The maximum amount that can be raised by an issuer in a 12-month period pursuant to the Rule 139.26 exemption is $1 million. This amount is reduced by the aggregate amount of securities sales by the issuer in any other securities offerings that take place within the six months before the Rule 139.26 offering; during the Rule 139.26 offering; and within six months following the close of the Rule 139.26 offering. See Rule 139.26(c). This provision was designed to provide some certainty by identifying certain types of offers and sales of securities which will not be integrated with and deemed to be part of the exempt offering.

The determination of whether offers, offers to sell, offers for sale, and sales are part of the same offering by the issuer (i.e., are deemed to be integrated) is a question of fact and will depend on the particular circumstances. In determining whether offers and sales should be regarded as part of the same offering and thus should be integrated, any one or more of the following factors may be determinative:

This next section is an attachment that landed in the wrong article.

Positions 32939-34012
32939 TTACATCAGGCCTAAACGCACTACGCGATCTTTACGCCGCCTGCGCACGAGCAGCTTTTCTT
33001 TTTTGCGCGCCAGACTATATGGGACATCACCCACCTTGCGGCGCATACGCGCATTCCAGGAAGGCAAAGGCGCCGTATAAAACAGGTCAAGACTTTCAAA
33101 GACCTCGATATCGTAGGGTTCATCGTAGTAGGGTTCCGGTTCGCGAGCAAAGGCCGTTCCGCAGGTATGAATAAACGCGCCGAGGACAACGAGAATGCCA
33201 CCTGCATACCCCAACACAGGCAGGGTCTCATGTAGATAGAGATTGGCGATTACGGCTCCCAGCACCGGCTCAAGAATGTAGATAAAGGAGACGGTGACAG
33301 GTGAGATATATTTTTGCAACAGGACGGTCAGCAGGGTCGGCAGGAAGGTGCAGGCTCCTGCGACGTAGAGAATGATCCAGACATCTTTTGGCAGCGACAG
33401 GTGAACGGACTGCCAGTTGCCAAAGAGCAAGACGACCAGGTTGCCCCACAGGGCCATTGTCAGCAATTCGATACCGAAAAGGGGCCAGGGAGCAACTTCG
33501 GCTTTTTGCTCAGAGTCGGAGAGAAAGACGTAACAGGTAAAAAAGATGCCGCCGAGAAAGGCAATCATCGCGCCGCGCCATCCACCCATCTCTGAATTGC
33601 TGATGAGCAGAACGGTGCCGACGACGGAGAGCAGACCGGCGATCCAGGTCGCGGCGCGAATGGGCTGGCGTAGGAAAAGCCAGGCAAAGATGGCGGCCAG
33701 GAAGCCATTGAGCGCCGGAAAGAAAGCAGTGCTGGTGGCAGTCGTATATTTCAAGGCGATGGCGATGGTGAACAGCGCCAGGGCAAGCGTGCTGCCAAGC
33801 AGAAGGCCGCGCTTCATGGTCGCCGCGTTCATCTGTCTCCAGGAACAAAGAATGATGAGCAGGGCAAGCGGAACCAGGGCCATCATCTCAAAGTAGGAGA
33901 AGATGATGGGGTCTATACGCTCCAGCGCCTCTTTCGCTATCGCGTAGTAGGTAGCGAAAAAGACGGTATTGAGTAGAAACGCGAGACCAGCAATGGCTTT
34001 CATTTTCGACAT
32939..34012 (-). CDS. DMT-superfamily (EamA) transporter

• Are the offerings part of a single plan of financing?
  • Do the offerings involve the issuance of the same class of securities?
  • Are the offerings made at or about the same time?
  • Is the same type of consideration to be received?
  • Are the offerings made for the same general purpose?

Example 1: An issuer could conduct a Rule 139.26 exempt offering and raise $300,000 (Offering A) over a three-month offering period. The issuer could immediately conduct a second Rule 139.26 offering and raise an additional $500,000 (Offering B) over the next six months. These two Rule 139.26 offerings would not exceed the $1 million cap in a 12-month period (a total of $800,000 was raised over nine months). If the issuer wanted to raise an additional $400,000 using Rule 139.26,   it would need to wait until twelve months after Offering A concluded. An offering prior to that time would exceed the $1 million cap permitted under Rule 139.26.

The calculations become more complicated if the issuer has raised money in other securities offerings that don't involve Rule 139.26.